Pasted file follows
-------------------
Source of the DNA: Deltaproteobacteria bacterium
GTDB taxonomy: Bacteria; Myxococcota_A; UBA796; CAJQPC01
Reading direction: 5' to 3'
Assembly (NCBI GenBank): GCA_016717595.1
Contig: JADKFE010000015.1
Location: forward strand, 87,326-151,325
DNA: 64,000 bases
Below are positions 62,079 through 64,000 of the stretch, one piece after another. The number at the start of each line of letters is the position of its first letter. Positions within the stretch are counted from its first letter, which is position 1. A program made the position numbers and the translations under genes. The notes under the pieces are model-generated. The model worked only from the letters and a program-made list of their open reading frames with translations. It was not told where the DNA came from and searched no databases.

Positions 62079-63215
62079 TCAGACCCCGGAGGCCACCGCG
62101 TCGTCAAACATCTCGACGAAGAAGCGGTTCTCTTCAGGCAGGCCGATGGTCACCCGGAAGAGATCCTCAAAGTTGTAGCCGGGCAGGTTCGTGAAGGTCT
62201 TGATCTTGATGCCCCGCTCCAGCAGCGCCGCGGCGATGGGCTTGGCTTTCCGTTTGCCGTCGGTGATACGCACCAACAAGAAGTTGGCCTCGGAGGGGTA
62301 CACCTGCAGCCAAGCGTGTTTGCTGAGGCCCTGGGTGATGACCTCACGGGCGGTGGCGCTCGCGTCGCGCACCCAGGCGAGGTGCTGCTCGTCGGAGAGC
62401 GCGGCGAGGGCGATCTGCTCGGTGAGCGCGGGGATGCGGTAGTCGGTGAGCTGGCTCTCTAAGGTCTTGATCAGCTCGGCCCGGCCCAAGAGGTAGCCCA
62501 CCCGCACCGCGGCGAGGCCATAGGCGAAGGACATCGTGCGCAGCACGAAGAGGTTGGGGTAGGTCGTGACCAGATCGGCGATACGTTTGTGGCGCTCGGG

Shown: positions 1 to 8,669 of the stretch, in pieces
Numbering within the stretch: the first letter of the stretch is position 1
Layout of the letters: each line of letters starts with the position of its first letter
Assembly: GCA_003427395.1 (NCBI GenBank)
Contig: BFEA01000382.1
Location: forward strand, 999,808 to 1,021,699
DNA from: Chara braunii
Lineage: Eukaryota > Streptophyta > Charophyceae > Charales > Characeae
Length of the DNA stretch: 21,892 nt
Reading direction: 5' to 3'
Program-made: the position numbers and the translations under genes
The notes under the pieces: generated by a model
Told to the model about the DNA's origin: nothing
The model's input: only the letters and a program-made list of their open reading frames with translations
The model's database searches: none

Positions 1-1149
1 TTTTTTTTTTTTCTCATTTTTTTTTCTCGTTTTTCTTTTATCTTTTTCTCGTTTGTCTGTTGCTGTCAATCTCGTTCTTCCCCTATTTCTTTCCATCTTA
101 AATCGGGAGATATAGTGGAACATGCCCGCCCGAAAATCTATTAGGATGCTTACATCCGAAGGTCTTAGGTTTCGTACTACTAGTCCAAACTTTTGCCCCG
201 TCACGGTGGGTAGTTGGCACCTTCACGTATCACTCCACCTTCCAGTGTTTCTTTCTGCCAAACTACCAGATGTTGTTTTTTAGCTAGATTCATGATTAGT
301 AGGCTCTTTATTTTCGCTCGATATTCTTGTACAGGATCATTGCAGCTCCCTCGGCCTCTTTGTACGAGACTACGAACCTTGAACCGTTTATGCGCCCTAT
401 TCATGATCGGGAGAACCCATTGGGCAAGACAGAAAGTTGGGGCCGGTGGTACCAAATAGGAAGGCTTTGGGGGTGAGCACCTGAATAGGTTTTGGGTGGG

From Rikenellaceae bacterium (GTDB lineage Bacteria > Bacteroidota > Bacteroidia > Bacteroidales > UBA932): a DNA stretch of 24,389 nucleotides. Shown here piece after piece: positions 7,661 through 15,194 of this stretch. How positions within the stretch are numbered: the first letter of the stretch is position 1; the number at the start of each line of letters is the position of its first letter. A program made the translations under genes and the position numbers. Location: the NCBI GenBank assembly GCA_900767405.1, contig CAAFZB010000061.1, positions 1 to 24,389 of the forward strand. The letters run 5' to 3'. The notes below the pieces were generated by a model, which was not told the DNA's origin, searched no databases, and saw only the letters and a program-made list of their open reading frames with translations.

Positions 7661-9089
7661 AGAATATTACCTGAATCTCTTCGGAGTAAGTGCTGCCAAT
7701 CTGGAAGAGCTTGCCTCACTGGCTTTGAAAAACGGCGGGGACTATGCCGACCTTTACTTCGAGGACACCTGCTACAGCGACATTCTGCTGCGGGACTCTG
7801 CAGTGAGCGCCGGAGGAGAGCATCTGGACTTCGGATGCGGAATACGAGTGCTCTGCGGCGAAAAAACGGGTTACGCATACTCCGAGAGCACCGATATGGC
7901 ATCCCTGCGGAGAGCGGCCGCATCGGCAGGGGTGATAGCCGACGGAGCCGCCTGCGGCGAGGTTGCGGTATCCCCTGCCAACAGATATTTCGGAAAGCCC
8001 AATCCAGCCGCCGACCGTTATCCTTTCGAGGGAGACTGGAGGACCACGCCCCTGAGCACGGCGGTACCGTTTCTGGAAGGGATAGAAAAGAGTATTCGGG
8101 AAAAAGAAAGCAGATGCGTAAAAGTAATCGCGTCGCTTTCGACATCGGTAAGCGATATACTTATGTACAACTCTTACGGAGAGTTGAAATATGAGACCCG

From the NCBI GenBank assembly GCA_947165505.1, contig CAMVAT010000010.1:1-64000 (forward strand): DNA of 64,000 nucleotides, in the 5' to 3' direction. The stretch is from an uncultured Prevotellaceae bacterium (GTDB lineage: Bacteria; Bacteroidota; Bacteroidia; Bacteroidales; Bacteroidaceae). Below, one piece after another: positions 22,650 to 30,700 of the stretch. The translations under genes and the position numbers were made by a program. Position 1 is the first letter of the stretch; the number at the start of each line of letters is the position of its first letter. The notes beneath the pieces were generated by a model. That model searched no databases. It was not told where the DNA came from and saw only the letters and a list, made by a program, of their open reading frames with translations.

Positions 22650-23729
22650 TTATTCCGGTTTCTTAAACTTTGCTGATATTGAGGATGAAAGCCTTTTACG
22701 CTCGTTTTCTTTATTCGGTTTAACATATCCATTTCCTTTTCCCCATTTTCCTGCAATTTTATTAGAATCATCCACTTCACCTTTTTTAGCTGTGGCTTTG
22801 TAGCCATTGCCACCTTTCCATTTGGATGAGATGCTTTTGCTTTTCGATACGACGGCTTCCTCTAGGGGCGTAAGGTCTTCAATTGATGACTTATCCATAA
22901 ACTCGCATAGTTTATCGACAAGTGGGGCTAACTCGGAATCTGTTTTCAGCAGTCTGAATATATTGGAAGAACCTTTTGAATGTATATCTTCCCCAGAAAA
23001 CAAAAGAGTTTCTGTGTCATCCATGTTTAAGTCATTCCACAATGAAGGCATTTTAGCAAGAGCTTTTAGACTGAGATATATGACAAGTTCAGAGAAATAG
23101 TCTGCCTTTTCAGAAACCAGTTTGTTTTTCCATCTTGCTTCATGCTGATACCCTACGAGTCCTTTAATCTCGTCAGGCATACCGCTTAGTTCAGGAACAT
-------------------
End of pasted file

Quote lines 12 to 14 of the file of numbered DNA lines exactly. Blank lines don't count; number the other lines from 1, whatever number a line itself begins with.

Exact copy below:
62201 TGATCTTGATGCCCCGCTCCAGCAGCGCCGCGGCGATGGGCTTGGCTTTCCGTTTGCCGTCGGTGATACGCACCAACAAGAAGTTGGCCTCGGAGGGGTA
62301 CACCTGCAGCCAAGCGTGTTTGCTGAGGCCCTGGGTGATGACCTCACGGGCGGTGGCGCTCGCGTCGCGCACCCAGGCGAGGTGCTGCTCGTCGGAGAGC
62401 GCGGCGAGGGCGATCTGCTCGGTGAGCGCGGGGATGCGGTAGTCGGTGAGCTGGCTCTCTAAGGTCTTGATCAGCTCGGCCCGGCCCAAGAGGTAGCCCA